Mason - John Earl - Montgomery InGenWeb Project

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Mason - John Earl

Source: Waveland Independent newspaper, Waveland, Montgomery County, Indiana, June 17, 1921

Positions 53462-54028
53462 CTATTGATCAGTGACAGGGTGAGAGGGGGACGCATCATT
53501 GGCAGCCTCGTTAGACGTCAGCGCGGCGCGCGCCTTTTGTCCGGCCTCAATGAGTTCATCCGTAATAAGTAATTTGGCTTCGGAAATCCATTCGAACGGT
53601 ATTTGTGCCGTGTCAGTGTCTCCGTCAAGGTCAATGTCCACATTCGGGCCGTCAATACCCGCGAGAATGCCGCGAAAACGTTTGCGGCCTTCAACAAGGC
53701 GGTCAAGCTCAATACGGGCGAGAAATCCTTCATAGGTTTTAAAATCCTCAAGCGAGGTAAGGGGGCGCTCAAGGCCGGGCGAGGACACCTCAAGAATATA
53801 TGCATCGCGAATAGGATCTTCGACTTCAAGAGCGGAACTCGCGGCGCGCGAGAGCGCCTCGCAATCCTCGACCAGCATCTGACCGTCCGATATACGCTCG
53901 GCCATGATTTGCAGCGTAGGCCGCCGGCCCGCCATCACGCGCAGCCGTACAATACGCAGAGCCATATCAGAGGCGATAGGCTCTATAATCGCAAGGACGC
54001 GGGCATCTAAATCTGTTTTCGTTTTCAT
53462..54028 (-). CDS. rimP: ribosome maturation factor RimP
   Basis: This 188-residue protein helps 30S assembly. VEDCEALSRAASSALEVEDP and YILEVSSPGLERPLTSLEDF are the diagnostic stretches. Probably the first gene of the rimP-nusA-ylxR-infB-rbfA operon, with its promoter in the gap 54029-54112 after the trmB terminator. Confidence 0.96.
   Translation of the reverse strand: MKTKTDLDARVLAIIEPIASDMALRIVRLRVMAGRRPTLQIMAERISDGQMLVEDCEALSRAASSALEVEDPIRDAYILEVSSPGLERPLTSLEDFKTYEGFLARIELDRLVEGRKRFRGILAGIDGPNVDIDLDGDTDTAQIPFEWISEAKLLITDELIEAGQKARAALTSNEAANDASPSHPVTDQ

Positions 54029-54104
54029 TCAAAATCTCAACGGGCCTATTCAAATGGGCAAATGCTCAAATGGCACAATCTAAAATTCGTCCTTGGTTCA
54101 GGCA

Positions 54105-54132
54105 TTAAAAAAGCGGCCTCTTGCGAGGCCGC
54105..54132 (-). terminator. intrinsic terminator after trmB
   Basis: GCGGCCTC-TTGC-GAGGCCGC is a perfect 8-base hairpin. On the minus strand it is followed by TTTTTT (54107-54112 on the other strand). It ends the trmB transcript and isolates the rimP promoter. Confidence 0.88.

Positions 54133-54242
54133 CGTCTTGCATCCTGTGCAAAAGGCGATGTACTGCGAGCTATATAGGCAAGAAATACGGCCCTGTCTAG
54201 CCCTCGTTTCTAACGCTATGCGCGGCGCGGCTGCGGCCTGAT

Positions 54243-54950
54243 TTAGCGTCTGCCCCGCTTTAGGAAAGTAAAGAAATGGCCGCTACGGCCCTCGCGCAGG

Jesus has taught us to weep with those who weep and nothing  manifests our dependence and helplessness more than the coming of  death into our homes, John Earl, the younger son of Mr. and Mrs.  Frank Mason, departed this life on Monday June 6, 1921, aged 13  years, 7 months and 16 days. He is survived by his heartbroken  parents, two brothers, Burl and Lawrence; two sisters, Hester and  Opal; and a cousin, Fred Mears, who had been reared in the family  since childhood and who feels the loss as keenly as a brother,  one little sisters, Rosa, aged 2 1/2 years preceded him in death.  John was an obedient child and wa snot only loved by his heart  broken parents, brothers and sisters, but his teacher and  classmates as well, who deplore his sudden and untimely taking  away. No funeral services has ever been held in the Christian  Church under more pathetic surroundings than was this one and the  circumstances which surrounded his death, which was caused by the  kick of a horse, makes it extremely and heart-rending for his  loved ones, who have the deepest sympathy of all their friends in  the saddest hour of their lives. While death comes almost unaware  and plucks the brightest flower it casts a gloom over our entire  community, but we will cherish an unfading love for this dear  one, until we meet in that life where parting words are never  spoken and tears are only tears of joy. Life would not be worth  living had we no hidden treasure in theskies to make heaven  nearer and dearer to us and to make us strive harder to win the  great prize that God has offered to all who believe in him. The  passing away of one so young whose life was full of bright  prospects impresses on our minds the uncertaintly of life and the  certaintly of death. To the bereaved family, we would say, how  merciful must be the love of our alwise Father to hide from us  the future, and to break our years in hours and days, that hour  by hour and day by day, first going on a little way, if by Gods  power, we only bear the burdens of the hour, we may be able all  along with Gods help to keep quite strong to bear the inevitable.  Fun. serv. were conducted at the Christian Church on Wed.  afternoon at 2 o'clock by Rev. OS Stewart of Waveland, who in his  most impressive manner, said many comforting words to the  bereaved family. The Church was filled to its capacity, and many  remained on the outside, who came to pay their tribute of respect  to the deceased. A quartette composed of Claude Lydick, Paul  Hester, Mrs. Ray Foxworthy and Mrs. Herman Howard sang, "Face to  Face," "Beautiful Isle," and "Is There One Prepared For Me." Miss  FLorence Hester accompanist. Pall bearers were six little class  mates, Forest Nichols, Thomas Rice, William Jeffreys, Howard  Conner, Johnnie Hultz and Kenneth Hunt. Flower bearers were: Lucy  Gooding, Helen bayless, Katherine and Genice Patton. Floral  offerings were beautiful and numerous. The little form was laid  at rest in the beautiful Indian hill Cemetery under a mound of  fragrant bloom. (Mrs. N.R.)
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